Study finds that girls with working mums tend to earn more and have better jobs

*** We, at The Healthy Mummy, support working mums as well as stay-at-home mums. Our mantra is, whatever works best financially and emotionally for you as a family is always best.***

Here’s another reason to not feel guilty about working! Research reveals that working mums have an extremely positive influence on their children – especially their daughters.

A recent study, which was published in the journal Work, Employment and Society, looked into data of 100,000 working men and women.

Experts found that children of working mothers often have a different approach to work than those with stay-at-home mums.

Women with working mums tend to earn more

Data suggests that women with working mums are more likely to have a career themselves, as well as a higher paying job.

“There’s a lot of talk about why women work,” says the study’s author, Kathleen McGinn.

“A lot of those questions presume that, somehow, it’s detrimental to their families. That’s a whole bunch of ‘mother guilt’ based on almost no findings.”

Another study, that looked at mums and daughters across 25 developed countries, found that 21% of women whose mum’s worked landed roles as supervisors, compared to 18% who had stay-at-home mums.

There are also many benefits for men who have mums that have careers too. Research finds that they are more likely to spend time doing household chores and caring for their kids if they had working mums growing up.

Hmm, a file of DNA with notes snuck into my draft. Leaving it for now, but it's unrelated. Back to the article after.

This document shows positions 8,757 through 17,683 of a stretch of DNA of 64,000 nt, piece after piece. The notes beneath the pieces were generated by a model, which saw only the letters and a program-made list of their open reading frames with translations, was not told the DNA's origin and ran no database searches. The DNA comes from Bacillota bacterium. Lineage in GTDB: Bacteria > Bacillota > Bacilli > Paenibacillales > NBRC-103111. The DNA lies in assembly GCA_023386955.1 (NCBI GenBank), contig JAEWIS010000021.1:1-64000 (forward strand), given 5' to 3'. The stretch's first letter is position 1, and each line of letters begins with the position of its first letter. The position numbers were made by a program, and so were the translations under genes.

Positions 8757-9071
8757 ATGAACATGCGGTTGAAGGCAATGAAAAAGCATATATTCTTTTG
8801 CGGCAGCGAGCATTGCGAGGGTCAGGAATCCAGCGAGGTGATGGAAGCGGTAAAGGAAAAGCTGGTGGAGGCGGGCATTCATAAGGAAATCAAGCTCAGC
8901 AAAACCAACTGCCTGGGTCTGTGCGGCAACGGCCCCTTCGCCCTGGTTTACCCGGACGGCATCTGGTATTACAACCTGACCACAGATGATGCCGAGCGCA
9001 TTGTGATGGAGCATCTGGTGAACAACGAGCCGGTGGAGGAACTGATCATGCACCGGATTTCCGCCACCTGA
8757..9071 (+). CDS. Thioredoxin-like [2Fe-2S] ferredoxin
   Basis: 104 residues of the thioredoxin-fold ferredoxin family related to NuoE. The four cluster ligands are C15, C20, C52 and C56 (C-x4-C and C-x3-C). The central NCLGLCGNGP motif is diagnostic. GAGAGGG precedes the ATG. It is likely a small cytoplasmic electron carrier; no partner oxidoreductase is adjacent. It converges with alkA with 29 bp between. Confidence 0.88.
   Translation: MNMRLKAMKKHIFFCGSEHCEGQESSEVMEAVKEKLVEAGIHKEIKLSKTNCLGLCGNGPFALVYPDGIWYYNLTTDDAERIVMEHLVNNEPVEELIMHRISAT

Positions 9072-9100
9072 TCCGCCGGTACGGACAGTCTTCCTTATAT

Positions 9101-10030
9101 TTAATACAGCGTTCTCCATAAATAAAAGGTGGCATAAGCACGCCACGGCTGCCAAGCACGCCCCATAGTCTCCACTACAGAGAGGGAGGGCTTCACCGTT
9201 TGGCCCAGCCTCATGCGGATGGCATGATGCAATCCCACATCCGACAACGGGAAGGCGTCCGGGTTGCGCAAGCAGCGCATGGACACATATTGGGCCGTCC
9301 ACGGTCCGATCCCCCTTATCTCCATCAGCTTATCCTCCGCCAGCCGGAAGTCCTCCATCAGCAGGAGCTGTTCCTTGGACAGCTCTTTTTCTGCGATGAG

In fact, nearly twice as much as sons of stay-at-home mums.

The study suggests that people tend to have “more egalitarian” views on gender roles if they have working mums.

Men and women who grew up in a home where both parents worked and also split household chores are probably more likely to repeat those same patterns when they have their own families.

“When you’re watching your mom go to work every day, especially if you’re a girl, you’re learning how to manage what is a really complex life,” adds Kathleen.

But Kathleen, who is also a professor at Harvard, stresses that stay-at-home mums are not being detrimental to their children’s futures either.

Like we said before, there’s no right or wrong answer. It’s all down to whatever works best for you as a family.

It’s just nice to know, that if you are feeling guilty about going to work, that you shouldn’t feel that way. There are positives to both situations.

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